Wednesday, August 10, 2022

The Coolest Spots in the Hottest Cities

Last week Bloomberg explored the coolest spots inside the world's sweltering cities. Using thermal radiometer equipment aboard orbiting satellites NASA and ESA are able to explore ground temperatures at a street-by-street level. The detailed maps of these temperature recordings can then be used to discover which areas in towns and cities are urban heat islands and which areas provide cool relief during the hottest weather. 

Bloomberg has used satellite imagery from ESA to examine in detail the hottest and coolest neighborhoods in a number of global cities (London, Delhi, Fez, Los Angeles, Melbourne and Seville). 

Their analysis of these maps is at times unsurprising. Most people are probably already aware that parks and trees can provide relief from extreme temperatures. However the maps also reveal that we can learn from the past. For example in Fez, Morocco satellite imagery reveals that modern suburbs built along wide roads are much hotter neighborhoods than older neighborhoods in the city which were built with clay bricks and much narrower streets. 

In Seville architects are experimenting with an ancient Iranian technology - qanats. These are underwater aqueducts which are used to cool the buildings built above them. Los Angeles is experimenting with using reflective paint on rooftops to reflect sunlight back into space. While Melbourne has started to install permeable asphalt to help rainwater reach tree roots, which helps promote the healthy growth of trees and the shade provided by healthy tree canopies.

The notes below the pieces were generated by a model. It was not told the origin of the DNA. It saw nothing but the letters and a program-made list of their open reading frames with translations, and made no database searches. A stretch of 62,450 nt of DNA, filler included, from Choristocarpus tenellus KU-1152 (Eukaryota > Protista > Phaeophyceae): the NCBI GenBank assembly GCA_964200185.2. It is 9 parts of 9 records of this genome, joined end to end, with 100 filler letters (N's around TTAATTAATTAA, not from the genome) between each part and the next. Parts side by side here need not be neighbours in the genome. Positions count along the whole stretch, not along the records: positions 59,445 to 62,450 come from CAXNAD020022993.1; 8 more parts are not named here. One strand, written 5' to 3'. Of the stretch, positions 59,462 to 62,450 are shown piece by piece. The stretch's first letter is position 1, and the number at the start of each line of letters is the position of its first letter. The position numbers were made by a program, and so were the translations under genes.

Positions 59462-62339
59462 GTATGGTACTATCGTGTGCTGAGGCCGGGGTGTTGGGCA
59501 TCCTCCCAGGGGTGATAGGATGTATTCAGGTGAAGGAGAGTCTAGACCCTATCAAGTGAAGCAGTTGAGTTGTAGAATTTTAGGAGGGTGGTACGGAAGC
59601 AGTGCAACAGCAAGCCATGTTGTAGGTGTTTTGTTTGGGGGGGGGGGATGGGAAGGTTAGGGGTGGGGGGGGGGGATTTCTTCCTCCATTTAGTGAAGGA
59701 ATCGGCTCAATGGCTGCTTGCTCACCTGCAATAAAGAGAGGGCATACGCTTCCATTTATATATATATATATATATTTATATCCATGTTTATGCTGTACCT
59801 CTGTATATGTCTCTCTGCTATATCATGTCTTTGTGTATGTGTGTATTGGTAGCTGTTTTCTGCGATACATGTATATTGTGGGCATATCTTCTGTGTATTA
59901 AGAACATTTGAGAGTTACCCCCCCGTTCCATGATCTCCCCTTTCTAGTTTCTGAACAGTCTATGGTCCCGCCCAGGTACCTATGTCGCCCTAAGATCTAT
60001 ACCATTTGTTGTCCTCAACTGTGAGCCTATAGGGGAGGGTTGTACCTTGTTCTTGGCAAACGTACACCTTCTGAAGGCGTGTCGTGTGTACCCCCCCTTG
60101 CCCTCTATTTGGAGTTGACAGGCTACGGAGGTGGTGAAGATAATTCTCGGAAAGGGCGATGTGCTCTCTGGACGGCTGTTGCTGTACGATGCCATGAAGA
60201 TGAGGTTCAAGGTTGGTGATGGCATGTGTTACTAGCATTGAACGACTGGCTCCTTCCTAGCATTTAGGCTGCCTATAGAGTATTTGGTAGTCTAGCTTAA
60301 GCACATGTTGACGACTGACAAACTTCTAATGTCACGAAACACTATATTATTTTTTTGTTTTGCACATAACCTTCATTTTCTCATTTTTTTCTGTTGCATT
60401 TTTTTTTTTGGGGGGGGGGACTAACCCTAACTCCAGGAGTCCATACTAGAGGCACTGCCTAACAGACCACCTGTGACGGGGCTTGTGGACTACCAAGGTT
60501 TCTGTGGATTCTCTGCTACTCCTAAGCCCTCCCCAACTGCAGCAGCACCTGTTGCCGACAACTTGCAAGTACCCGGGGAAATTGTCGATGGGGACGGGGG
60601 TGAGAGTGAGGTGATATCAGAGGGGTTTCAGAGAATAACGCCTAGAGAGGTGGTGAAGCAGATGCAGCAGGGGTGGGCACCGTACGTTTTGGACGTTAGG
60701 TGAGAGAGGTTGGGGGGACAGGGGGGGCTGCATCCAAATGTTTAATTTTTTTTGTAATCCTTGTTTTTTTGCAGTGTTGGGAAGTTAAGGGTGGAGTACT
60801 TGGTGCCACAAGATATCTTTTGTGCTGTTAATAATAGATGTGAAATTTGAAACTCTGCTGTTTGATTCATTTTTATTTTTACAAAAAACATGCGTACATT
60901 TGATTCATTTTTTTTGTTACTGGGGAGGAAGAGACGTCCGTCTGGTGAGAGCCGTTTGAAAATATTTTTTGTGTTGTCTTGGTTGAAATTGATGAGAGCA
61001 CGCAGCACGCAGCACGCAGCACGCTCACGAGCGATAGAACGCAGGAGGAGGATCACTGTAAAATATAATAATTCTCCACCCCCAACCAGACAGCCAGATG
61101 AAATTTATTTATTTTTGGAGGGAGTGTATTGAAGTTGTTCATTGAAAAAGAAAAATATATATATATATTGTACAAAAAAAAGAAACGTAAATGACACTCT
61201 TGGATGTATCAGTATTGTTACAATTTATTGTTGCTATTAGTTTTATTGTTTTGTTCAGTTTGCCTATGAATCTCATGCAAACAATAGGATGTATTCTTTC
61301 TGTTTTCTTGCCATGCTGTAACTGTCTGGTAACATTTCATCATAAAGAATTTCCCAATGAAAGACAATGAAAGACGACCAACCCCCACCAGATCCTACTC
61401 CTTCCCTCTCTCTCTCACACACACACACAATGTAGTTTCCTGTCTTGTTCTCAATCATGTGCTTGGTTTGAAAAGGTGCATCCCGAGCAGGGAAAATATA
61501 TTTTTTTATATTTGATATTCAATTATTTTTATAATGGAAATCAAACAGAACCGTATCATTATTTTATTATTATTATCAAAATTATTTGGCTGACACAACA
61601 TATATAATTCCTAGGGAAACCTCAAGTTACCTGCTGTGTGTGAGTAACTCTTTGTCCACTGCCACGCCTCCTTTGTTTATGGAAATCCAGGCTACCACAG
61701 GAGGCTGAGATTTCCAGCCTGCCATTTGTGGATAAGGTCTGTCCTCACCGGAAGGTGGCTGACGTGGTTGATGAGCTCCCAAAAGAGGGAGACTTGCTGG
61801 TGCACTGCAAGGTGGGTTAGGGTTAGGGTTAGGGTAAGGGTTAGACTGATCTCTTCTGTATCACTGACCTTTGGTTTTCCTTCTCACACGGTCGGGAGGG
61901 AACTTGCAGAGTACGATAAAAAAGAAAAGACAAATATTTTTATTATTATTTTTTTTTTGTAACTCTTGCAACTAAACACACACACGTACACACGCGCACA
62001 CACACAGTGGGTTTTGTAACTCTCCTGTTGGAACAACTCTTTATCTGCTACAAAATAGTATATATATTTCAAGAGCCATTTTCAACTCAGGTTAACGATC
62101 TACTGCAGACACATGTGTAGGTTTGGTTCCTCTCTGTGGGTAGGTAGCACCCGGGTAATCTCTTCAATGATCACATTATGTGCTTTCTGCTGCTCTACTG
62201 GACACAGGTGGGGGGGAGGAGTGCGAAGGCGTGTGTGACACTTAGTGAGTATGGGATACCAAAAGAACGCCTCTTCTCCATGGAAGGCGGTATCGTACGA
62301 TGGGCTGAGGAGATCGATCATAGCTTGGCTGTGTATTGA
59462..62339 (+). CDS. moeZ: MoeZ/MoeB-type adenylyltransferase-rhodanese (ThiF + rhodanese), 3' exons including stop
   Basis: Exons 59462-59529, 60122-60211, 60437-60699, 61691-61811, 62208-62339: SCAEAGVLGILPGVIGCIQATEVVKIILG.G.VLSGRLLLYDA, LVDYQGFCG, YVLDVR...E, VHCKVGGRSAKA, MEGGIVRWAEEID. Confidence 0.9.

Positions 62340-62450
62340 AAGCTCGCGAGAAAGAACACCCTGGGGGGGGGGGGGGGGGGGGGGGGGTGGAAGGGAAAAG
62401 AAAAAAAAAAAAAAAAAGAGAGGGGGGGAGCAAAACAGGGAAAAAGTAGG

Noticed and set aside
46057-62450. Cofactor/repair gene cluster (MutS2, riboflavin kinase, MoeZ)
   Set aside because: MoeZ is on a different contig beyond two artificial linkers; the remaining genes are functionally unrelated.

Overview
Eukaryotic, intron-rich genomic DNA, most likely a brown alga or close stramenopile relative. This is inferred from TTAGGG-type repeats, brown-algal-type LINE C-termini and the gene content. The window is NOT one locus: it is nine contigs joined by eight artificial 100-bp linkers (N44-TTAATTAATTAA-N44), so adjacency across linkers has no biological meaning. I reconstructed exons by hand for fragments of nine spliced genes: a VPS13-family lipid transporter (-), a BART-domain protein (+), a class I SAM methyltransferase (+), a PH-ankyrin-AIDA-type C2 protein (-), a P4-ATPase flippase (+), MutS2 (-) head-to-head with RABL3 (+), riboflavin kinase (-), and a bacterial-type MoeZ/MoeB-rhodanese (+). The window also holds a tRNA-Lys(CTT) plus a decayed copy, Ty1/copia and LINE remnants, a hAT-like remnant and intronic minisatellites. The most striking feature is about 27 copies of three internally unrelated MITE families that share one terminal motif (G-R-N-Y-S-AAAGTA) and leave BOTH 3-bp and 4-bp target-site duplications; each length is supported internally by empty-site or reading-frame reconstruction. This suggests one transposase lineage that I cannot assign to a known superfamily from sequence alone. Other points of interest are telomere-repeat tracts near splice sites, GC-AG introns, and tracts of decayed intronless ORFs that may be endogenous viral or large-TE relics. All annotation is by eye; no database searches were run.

One of the best ways to prevent urban heat islands is to provide more tree canopy cover - to create natural shade. Planting more trees in urban environments not only helps to reduce street-level temperatures, they can also contribute to a better quality of life and can make neighborhoods more attractive places to live.

Google's Tree Canopy Insights interactive map visualizes the level of tree canopy cover in a number of major U.S. cities. The map is designed to show the current tree canopy coverage in each city and to help identify where new tree planting efforts are most needed. The map allows you to see the level of tree canopy coverage in different neighborhoods in each city alongside demographic data, such as population density. Using the map it is therefore possible to quickly identify where the most people are likely to be living in urban heat islands and where new tree canopy cover is most needed.

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